admin 27 Jul 2012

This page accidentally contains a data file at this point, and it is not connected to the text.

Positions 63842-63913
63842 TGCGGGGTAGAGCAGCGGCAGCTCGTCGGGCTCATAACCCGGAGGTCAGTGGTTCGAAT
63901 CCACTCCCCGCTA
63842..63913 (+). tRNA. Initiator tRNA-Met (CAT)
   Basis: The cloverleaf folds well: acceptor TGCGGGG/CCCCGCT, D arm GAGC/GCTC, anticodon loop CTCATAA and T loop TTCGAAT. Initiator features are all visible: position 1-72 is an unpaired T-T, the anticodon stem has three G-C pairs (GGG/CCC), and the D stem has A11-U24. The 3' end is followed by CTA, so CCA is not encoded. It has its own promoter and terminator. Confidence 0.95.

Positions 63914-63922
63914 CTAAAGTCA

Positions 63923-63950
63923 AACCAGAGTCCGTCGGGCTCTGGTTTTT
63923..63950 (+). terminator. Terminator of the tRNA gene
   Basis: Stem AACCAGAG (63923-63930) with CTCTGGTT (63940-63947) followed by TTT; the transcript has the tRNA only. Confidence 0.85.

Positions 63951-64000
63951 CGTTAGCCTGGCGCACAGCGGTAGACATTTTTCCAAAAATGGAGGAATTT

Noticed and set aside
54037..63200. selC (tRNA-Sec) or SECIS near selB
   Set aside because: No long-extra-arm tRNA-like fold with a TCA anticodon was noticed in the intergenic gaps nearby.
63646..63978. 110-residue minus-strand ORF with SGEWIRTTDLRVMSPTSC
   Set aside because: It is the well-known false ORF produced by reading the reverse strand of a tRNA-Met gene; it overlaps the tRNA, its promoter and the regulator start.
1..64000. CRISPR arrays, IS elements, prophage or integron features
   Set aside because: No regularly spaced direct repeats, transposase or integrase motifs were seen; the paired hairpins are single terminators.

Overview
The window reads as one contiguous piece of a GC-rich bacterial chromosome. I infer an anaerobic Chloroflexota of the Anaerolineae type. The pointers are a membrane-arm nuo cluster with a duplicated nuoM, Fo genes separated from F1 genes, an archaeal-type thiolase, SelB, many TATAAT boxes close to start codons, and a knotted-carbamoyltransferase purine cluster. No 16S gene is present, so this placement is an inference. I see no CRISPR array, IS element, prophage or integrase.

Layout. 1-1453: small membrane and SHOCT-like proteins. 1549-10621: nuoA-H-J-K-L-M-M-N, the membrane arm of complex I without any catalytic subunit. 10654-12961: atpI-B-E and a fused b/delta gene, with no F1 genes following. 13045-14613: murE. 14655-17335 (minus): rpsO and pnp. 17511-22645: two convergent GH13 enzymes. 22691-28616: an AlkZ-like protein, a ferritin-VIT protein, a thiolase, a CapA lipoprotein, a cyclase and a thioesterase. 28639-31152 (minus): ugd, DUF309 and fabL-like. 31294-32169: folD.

In pro-life discourse arguers strategically use arguments from consequence in order to make the audience aware of the gravity of abortion by pointing out the dire consequences of this deed. Using the pragma-dialectical critical questions (van Eemeren and Grootendorst 1992, 2004), I will test the dialectical soundness of the causal argumentation put forward by pro-lifers in various argumentative texts. The examination of these texts reveals that the death of the aborting mother, different forms of punishment for the rest of the family, for doctors, pharmacists and for whoever else might take part in an abortion directly or indirectly are among the main consequences predicted by pro-lifers. As critical questions of the type “Is indeed abortion conducive to such consequences or are there other causes that lead to these effects?” cannot be adequately answered, the arguments from consequence are inappropriately used degenerating into slippery slopes. I consider that, despite their fallaciousness, the slippery slope arguments used by pro-lifers may have a great rhetorical potential. These observations support my contention that ethical disagreements such as the abortion dilemma are instances of ethical discourse, a type of discourse with a specific identity.